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How to get rid of suckers on lilacs & crabapples


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#1 Guest_<jeepers1117>_*

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Posted 27 June 2004 - 07:45 PM

How can I discourage suckers from growing around my lilacs, flowering crab and apple trees? The crab and apple trees are surrounded by lawn and I have been told not to fertilize near them. They still shoot up suckers! The lilacs are mature, are never fertilized and seldom watered other than rainfall. Would landscape fabric placed around the base of the trees and covered with mulch help? I would appreciate any help.
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#2 Guest_Karen Auch_*

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Posted 27 June 2004 - 10:22 PM

Jeepers: Suckers certainly can be a problem in the landscape. There are many varieties of apple and crabapple tree that are prone to suckers. Landscape fabric and mulch will not take care of the problem, unfortunately. Prune the suckers as close to the ground as possible. The best method of control is to be sure to plant varieties that are known to produce minimal suckering. `Prairifire' is one such crabapple that also has excellent resistance to Scab, Fire Blight, Rust, Mildew and Japanese Beetle. Another that is very good in all areas just listed is 'Dolgo'. Other information on apples and crabapples can be found in Michael Dirr's book, "Manual of Woody Landscape Plants or in J. L. Fiala's book "Flowering Crabapples, The Genus Malus".

Now to the topic of Lilac. Are you trying to keep your lilac shrub pruned to resemble a tree, or do you prefer it to be shrub-like in appearance (multi-stemmed)? Routine maintenance on Lilac shrubs would be to prune out some of the older wood each year by taking a portion of the thickest branches to the ground. This allows the newer, more vigorous stems to be invigorated. It also allows the plant to be maintained at a good size, provides air circulation for the plant and promotes flowering.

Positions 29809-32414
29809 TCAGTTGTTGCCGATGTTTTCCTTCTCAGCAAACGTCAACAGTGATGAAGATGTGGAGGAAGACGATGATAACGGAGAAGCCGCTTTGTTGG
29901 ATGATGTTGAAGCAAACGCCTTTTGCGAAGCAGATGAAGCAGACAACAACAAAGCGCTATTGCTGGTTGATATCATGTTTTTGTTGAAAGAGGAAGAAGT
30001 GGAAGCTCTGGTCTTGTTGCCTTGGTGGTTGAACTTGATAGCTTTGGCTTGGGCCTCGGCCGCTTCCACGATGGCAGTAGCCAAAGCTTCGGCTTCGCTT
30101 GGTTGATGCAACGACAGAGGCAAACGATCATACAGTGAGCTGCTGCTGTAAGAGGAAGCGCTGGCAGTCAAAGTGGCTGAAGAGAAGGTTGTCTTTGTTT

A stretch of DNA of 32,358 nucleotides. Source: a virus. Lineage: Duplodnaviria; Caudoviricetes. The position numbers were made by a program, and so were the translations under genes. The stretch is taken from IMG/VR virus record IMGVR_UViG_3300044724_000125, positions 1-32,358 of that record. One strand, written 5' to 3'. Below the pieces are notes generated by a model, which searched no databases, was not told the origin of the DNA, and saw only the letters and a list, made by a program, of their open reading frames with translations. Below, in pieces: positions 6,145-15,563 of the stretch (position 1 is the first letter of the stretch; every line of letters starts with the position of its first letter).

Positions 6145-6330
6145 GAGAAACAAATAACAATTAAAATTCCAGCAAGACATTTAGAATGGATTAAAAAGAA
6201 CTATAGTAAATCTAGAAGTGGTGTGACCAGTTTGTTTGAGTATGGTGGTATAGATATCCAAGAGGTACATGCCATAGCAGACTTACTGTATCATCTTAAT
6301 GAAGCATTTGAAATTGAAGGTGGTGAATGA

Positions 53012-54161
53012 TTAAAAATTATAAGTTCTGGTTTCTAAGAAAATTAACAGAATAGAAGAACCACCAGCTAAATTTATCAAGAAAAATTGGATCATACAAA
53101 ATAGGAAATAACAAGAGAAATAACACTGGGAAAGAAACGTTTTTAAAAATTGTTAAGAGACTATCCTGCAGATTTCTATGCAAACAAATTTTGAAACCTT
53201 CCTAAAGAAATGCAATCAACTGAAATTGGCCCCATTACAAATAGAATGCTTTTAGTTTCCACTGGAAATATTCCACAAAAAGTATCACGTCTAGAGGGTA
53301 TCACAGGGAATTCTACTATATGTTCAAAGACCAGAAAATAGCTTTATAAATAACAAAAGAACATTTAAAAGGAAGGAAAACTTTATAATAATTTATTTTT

Hope this helps.
Auch, Instructor, The Michigan School of Gardening
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#3 Guest_<jeepers1117>_*

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Posted 28 June 2004 - 08:29 PM

The lilacs definitely fall into the "looks like a shrub" category. I have one "common" purple lilac, and 3 Persian lilacs, all about 25 years old. The problem with the suckers is mainly with the common one. We do trim old wood out, and have no problem with blooming. However, We are getting suckers that shoot up anywhere from 2-6 feet away from the main shrub. At one time, there was a barrier of plastic under the shrubs. A couple of years ago, I removed the plastic so I could plant under them. I am afraid the roots may have grown too close to the surface because of the plastic and that may be the cause of the problem, but is there a way to stop it?
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#4 Janet Macunovich

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Posted 29 June 2004 - 10:28 AM

Lilacs sucker. Welive with it.

Or:

Do you trim out the oldest wood, on the lilac? The very big stems? Sometimes as lilacs, especially common lilacs, get older and their trunks become larger in diameter they become afflicted and weakend by borers, and they sucker even more than the norm. The defense against this is to remove wood that's more than 7 or 8 years old on a regular basis, thus the guideline "Remove 20-25% of the wood each year, focusing on the oldest."

It's doubtful that the plastic caused increased suckering.

, Senior Instructor, The Michigan School of Gardening
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#5 Guest_<jeepers1117>_*

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Posted 29 June 2004 - 11:04 PM